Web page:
City car specialist Smart is laying the foundations for higher new car sales volume and getting its franchisees geared up for the first of its new generation of cars, the Smart #1.
The electric-powered five-door crossover, whose #1 name is pronounced “hashtag one”, will reach the UK in 2023. It is hoped to put the Smart brand on the consideration lists of far more car buyers than its iconic, yet niche, two-seater Smart ForTwo micro car has ever been able to.
In preparation for what is, effectively, being positioned as a relaunch, Smart showrooms will receive a modest refurbishment and franchisees will be expected to increase their marketing activity.
Since its birth in 2001, with just a two-seater micro car, Smart has twice reached peaks of almost 12,000 new car sales in the UK.
In its first decade this was assisted by new models such as the Smart Roadster and the Smart ForFour – a four-seater supermini, based on the 2003 Mitsubishi Colt, that offered more practicality for motorists.
Sales volumes dropped quickly after the ForFour was phased out in 2006 but rose rapidly again in Smart’s second decade after the arrival of a second-generation ForFour, developed jointly with Renault’s Twingo this time.
Since Mercedes-Benz sold a 50% stake in Smart to Chinese automaker Geely in 2019 this #1 will be the first new model developed.
The Smart #1 is built using Geely’s SEA (sustainable experience architecture) platform, which in future is likely to be used also by Geely-owned brands Lynk & Co and Volvo.
Smart says its new car will have a range of up to 270 miles on a full charge – treble that of the electric ForTwo and ForFour Mercedes had struggled to turn Smart into a financial success since its launch, even though the innovative ForTwo (initially named the City Coupé) had instantly given the brand a cult status and its cars were sold by Mercedes dealerships.
David Browne, UK chief executive of Smart, told AM he hopes the brand’s UK sales will climb by 2025 to the level of 8,000-to-12,000 units, which Smart last achieved in 2016.
That was three years before Mercedes decided to turn Smart into an electric vehicle (EV)-only brand in 2019 – it had offered a mass-produced electric variant of the ForTwo since 2013, but sales were low compared with petrol and diesel variants.
THE ONLY WAY IS UP
In 2021, Smart’s UK new car registrations totalled 1,581 units, so sales can only go upwards. But Browne is upbeat about Smart’s relaunch with #1 because of the rapid rise in demand for EVs and the strength of B- and C-segment SUV sales, which have grown market share from 25% to 40% in five years.
He says: “It’s a great time to be relaunching an EV-only brand within the UK. We’ve got a fantastic product that’s really suited to what’s happening in terms of the market dynamics.”
Many motorists moving into EVs have shown willingness to try brands that they otherwise wouldn’t have considered, and Smart needs to ensure it has a compelling offer to draw their interest.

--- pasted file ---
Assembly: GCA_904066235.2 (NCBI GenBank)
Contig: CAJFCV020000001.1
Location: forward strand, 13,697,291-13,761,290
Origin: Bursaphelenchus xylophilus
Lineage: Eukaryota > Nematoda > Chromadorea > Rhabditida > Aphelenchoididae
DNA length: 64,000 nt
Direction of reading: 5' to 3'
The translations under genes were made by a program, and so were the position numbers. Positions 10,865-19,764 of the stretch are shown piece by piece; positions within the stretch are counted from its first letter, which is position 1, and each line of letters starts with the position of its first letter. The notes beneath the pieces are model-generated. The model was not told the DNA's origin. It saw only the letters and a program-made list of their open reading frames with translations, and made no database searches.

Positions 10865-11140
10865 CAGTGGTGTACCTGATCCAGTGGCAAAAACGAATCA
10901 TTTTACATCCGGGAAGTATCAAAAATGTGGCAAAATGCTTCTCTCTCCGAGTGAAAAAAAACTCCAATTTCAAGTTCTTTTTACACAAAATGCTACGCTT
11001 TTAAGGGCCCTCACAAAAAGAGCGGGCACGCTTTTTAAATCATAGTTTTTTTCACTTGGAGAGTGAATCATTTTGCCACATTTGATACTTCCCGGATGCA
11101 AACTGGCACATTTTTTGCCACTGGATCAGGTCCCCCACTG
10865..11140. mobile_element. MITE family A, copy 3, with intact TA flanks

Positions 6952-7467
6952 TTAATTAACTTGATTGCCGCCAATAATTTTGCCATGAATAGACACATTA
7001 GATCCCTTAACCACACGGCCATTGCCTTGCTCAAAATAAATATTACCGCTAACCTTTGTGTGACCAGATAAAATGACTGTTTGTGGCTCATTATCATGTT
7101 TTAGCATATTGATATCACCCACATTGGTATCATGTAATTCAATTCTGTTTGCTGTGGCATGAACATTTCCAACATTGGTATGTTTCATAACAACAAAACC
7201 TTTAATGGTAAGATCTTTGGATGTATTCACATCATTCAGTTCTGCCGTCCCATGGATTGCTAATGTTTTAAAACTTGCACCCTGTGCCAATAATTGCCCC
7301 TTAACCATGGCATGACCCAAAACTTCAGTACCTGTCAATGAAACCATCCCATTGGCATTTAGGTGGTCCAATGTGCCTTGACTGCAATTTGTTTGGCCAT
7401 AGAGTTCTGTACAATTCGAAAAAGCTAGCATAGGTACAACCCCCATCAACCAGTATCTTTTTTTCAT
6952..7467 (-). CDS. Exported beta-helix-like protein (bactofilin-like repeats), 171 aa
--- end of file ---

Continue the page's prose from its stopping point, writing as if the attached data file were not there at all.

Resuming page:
Sales growth will be “in an appropriate way”, Browne says, adding that short-cycle business won’t be necessary.
Retail sales will have priority short term, while building relationships with true fleet customers is also vital for sustainable growth.
A desire for convenience and consistency means omnichannel retailing is Smart’s focus now; it has a direct retail strategy designed to promote online new car selection, and its dealers have agency agreements for new car sales fulfilment, which rewards them with fees for handling the sale and handover.
Browne says Smart will have full digital capability, but customers will choose how they interact with the brand. Wherever they choose, specifying the car they want to order will be simple – essentially down to trim level and colour – and the price they see advertised is the price they’ll pay.
They can also choose a wallbox charger and arrange installation through Smart’s partner.
Buyers will be encouraged to go into a Smart showroom, at least to take delivery of the car, he says.
“Particularly with the transition to EVs, there’s a degree of reassurance that people need,” he says.
“We’ve got that full online sales capability but backed by a really professional retail network…. I stress the point that our business model still sees the retailers being part of the process.”
Browne says taking the price negotiation out of the process will remove inefficiency, because discounting takes a sales executive’s focus away from understanding customer needs and presenting the product.
“As we make that transition across it becomes a completely different experience for customers in the showroom,” he says.
Mike Ferguson, Smart’s UK head of sales, says it allows him to focus on working with dealers on the quality of the customer experience, including post-purchase.